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"The others can do so much and so well," said iEsop, "that there's nothing left for me to do." "Will you be honest and faithful if I buy you?" "I shall be that whether you buy me or not." "Will you promise not to run away?" "Did you ever hear," answered iEsop, "of a bird in a cage that promised to stay in it?"
Xanthus was so much pleased with the answers that he bought iEsop.
Some time afterward, Xanthus, wishing to give a dinner to some of his friends, ordered iEsop to furnish the finest feast that money could buy.
The first course iEsop supplied was of tongues cooked in many ways, and the second of tongues and the third and the fourth. Then Xanthus called sharply to iEsop:
"Did I not tell you, sirrah, to provide the choicest dainties that money could procure?"
"And what excels the tongue?" replied iEsop. "It is the great channel of learning and philosophy. By this noble organ everything wise and good is accomplished."
The company applauded iEsop's wit, and good humor was restored.
"Well," said Xanthus to the guests, "pray do me the favor of dining with me again to-morrow. And if this is your best," continued he turning to iEsop, "pray, to-morrow let us have some of the worst meat you can find."
The next day, when dinner-time came, the guests were assembled. Great was their astonishment and great the anger of Xanthus at finding that again nothing but tongue was put upon the table.
"How, sir," said Xanthus, "should tongues be the best of meat one day, and the worst another?"
"What," replied iEsop, "can be worse than the tongue? What wickedness is there under the sun that it has not a part in? Treasons, violence, injustice, and fraud are debated and resolved upon by the tongue. It is the ruin of empires, of cities, and of private friendships."
At another time Xanthus very foolishly bet with a scholar that he could drink the sea dry. Alarmed, he consulted iEsop.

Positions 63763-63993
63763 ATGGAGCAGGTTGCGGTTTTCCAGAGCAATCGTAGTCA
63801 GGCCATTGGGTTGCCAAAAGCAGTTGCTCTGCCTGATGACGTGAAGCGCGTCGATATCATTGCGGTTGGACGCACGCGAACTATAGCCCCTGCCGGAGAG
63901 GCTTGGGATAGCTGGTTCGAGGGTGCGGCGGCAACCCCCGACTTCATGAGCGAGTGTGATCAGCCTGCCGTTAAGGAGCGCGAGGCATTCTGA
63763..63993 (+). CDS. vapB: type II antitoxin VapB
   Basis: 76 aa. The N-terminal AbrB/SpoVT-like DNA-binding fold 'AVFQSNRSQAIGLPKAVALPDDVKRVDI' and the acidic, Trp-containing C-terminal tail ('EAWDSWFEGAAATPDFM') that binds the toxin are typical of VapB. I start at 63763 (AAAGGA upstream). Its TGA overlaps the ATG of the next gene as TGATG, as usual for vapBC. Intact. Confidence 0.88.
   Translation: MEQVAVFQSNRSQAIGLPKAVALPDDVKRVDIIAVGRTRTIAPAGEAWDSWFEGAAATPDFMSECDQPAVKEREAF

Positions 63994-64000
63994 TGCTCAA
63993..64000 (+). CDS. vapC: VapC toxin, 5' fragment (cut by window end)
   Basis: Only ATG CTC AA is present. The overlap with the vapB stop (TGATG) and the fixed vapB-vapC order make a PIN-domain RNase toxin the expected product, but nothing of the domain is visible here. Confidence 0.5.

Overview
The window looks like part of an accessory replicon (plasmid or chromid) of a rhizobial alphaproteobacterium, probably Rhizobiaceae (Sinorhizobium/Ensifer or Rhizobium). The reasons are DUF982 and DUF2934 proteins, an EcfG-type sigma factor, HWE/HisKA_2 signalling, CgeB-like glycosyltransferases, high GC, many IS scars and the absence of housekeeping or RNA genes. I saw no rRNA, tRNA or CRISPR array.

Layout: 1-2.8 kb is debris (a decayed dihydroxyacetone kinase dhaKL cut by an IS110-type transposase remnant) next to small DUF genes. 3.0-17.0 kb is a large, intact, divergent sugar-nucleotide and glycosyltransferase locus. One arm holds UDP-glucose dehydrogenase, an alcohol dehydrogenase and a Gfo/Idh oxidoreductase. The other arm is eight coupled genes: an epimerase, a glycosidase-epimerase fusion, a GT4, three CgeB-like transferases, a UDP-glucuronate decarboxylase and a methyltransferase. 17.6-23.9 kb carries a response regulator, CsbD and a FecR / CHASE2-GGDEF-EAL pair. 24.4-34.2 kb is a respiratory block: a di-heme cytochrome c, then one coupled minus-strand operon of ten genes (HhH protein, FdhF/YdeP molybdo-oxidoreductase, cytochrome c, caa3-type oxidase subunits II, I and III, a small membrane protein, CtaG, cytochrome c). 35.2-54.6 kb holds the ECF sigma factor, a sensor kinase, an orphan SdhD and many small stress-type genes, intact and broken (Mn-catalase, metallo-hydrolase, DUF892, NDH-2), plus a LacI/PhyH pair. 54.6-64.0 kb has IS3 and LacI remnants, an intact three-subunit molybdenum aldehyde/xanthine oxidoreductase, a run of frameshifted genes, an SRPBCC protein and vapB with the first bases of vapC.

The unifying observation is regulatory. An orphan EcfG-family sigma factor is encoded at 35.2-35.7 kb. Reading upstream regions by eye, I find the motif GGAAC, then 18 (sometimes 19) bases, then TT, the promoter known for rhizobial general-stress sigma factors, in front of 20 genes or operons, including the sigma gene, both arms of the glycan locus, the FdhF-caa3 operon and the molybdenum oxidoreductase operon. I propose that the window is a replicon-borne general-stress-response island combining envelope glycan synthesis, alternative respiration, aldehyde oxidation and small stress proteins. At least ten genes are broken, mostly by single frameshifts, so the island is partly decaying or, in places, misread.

"To perform your wager," said iEsop, "you know is impossible, but I will show you how to evade it."
They accordingly met the scholar, and went with him and a great number of people to the seashore, where jEsop had provided a table with several large glasses upon it, and men who stood around with ladles with which to fill the glasses.
Xanthus, instructed by iEsop, gravely took his seat at the table. The beholders looked on with astonishment, thinking that he must surely have lost his senses.
"My agreement," said he, turning to the scholar, "is to drink up the sea. I said nothing of the rivers and streams that are everywhere flowing into it. Stop up these, and I will proceed to fulfill my engagement."
It is said that at one time when Xanthus started out on a long journey, he ordered his servants to get all his things together and put them up into bundles so that they could carry them.
When everything had been neatly tied up, iEsop went to his master and begged for the lightest bundle. Wishing to please his favorite slave, the master told JEsop to choose for himself the one he preferred to carry. Looking them all over, he picked up the basket of bread and started off with it on the journey. The other servants laughed at his foolishness, for that basket was the heaviest of all.
When dinner-time came, iEsop was very tired, for he had had a difficult time to carry his load for the last few hours. When they had rested, however, they took bread from the basket, each taking an equal share. Half the bread was eaten at this one meal, and when supper-time came the rest of it disappeared.
For the whole remainder of the journey, which ran far into the night and was over rough roads, up and down hills, iEsop had nothing to carry, while the loads of the other servants grew heavier and heavier with every step.
The people of the neighborhood in which iEsop was a slave one day observed him attentively looking over some poultry in a pen that was near the roadside; and those idlers, who spent more time in prying into other people's affairs than in adjusting their own, asked why he bestowed his attention on those animals.
"I am surprised," replied iEsop, "to see how mankind imitate this foolish animal."
"In what?" asked the neighbors.
"Why, in crowing so well and scratching so poorly," rejoined iEsop.